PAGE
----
National / Politics | Commentary

Why Japan needs to build ties with Canada in the face of Trump's 'America First' agenda

by J. Berkshire Miller

Contributing Writer

Last month, on the eve of the G20 summit in Osaka, reports emerged that U.S. President Donald Trump was openly mulling a withdrawal from the U.S.-Japan Security Treaty as a result of an “unfair” sharing of alliance burdens.

The reality is that there has been no change to the strength of the U.S.-Japan alliance, and both sides were quick to dismiss any uncertainty.

But the remarks, which fall in line with Trump’s standard “America First” rhetoric, underscore once again why Tokyo needs to continue building partnerships with other like-minded countries invested in a secure and rules-based Indo-Pacific region. This is not to replace or hedge against the U.S. alliance, but rather to complement and diversify the stakeholders supporting a free and open Indo-Pacific.

These developments have been happening already to some extent as Japan develops stronger security partnerships with Australia, India, the U.K., France and also countries in Southeast Asia.

One security relationship that has been traditionally slow to progress, but has great potential and increased momentum, is that of Canada and Japan.

Following the Shangri-La Dialogue — Asia’s premier security forum — Iwaya last month hosted Canadian Defense Minister Harjit Sajjan for a bilateral visit in Tokyo. During Sajjan’s visit, Canada and Japan agreed to work to advance a “Free and Open Indo-Pacific,” a strategy promoted by Tokyo for a more stable and prosperous region spanning from East Africa to the Eastern Pacific.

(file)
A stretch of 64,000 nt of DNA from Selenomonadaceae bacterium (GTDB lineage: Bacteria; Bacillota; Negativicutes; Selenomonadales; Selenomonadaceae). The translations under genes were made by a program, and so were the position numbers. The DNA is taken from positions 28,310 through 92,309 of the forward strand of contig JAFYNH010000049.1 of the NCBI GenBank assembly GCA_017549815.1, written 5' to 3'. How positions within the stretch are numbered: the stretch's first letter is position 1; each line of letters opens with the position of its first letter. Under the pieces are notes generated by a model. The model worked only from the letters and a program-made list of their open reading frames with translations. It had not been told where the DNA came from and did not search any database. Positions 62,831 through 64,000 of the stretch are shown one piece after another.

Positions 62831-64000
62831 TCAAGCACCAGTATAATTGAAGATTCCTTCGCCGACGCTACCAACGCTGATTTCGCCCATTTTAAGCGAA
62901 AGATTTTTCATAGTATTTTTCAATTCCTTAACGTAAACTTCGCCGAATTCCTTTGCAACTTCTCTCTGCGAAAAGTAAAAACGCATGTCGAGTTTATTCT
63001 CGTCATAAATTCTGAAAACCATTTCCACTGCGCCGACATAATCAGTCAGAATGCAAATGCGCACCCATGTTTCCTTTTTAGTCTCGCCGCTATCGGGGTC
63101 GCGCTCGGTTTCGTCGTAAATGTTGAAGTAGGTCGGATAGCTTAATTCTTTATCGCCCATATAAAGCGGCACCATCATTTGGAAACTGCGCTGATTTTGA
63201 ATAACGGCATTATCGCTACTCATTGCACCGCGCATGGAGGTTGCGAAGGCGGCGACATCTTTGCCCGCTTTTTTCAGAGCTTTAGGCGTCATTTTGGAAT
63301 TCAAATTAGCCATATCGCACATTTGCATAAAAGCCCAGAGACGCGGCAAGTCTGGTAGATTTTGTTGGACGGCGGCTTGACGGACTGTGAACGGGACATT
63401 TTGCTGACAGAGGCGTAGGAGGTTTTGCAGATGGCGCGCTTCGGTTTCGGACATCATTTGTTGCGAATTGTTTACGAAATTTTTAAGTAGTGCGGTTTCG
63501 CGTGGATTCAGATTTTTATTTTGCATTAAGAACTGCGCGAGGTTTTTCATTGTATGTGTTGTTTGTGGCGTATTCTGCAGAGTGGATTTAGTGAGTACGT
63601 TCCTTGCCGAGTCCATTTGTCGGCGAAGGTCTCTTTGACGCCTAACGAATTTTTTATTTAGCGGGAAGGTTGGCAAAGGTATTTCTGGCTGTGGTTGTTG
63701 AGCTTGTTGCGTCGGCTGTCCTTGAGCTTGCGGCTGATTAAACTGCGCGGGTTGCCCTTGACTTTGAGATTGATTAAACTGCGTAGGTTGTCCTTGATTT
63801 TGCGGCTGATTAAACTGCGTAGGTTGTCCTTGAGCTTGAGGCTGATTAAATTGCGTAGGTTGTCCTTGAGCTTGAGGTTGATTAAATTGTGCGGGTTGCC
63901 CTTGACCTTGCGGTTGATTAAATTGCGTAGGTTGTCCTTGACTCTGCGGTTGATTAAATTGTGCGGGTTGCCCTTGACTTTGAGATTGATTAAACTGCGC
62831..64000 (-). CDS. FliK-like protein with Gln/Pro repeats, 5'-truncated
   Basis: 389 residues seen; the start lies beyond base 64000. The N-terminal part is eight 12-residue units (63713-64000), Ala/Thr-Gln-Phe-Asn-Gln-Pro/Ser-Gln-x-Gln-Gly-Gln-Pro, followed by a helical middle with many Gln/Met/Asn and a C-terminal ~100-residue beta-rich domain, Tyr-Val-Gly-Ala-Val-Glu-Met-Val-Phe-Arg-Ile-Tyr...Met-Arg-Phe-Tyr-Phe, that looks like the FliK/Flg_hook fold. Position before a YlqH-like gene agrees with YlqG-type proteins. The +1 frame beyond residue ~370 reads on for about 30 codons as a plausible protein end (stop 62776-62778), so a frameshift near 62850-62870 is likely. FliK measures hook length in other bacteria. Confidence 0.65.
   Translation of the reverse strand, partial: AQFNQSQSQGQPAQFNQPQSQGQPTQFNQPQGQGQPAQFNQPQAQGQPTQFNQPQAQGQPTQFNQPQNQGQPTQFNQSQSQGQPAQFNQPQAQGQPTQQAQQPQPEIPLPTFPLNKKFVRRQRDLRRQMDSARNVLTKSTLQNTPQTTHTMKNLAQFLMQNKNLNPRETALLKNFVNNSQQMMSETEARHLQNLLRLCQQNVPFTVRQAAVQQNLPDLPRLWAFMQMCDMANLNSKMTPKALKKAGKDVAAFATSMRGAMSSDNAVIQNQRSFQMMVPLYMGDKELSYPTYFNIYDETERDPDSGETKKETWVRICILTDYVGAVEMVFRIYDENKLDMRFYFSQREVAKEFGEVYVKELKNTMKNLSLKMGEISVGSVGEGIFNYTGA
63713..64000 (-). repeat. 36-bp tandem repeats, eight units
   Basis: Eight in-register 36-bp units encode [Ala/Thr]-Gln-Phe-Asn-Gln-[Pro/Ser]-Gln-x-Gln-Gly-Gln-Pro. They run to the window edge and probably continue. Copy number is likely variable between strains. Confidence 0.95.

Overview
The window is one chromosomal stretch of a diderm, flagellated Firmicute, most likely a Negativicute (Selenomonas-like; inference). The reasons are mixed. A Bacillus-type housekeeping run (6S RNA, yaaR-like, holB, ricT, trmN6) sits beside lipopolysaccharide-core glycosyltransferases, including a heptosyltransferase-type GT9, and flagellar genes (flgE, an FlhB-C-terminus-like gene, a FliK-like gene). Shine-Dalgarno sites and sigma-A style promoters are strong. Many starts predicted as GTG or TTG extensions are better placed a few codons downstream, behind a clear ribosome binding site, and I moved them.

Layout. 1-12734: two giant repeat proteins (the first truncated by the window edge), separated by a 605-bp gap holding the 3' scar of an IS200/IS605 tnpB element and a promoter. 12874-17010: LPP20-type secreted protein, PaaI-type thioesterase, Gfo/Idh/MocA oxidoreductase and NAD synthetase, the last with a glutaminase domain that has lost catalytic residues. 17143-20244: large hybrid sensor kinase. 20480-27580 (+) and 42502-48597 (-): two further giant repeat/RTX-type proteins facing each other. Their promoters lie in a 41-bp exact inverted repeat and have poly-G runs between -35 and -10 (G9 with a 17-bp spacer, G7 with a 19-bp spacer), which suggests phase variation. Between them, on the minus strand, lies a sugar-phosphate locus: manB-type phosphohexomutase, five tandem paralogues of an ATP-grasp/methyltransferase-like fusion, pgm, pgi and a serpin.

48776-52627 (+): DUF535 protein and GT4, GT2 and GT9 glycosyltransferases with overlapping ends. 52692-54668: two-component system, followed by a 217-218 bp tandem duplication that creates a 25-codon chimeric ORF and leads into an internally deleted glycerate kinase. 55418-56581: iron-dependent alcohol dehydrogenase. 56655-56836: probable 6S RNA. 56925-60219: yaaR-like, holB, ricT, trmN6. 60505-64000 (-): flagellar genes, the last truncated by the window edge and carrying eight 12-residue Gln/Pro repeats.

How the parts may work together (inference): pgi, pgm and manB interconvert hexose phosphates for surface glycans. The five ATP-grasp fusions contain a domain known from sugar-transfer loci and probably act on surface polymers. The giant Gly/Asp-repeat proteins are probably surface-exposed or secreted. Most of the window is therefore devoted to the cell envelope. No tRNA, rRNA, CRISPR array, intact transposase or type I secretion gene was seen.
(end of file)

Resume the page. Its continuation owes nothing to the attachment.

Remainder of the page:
During the visit, Japan and Canada underscored the importance of an agreement to strengthen military-to-military cooperation between the Canadian Armed Forces (CAF) and the Self-Defense Forces signed last year. Known as the Acquisition of Cross Servicing Agreement (ACSA), the arrangement will allow both countries to make efficient use of each other’s military equipment during operations and exercises in Canada, Japan and other locations. The agreement will also advance bilateral cooperation in response to humanitarian and disaster crises, peacekeeping initiatives, and allow greater collaboration with third partners, including the United States.

In addition to the ACSA agreement, both sides are moving towards greater interoperability between their militaries with a growth in joint exercises and high-level exchanges. In 2017, the two sides commenced bilateral naval drills dubbed “Kaedex” (kaede is maple leaf in Japanese) and the Canadian Navy also participated last year in the U.S.-Japan “Keen Sword” exercises.

Canada has also been working with Japan, and other allies in the Five Eyes intelligence network, to help monitor and disrupt attempts by North Korea to evade sanctions over its nuclear and missiles programs — through surveillance of ship-to-ship transfers in the East China Sea.

What are the drivers pushing forward this improved relationship?

Traditionally, trade and investment have been the key engine of engagement between Japan and Canada. While this has served the relationship well over the years, it is time for both sides to adapt to their ties and look at more cooperation on regional security and defense relations.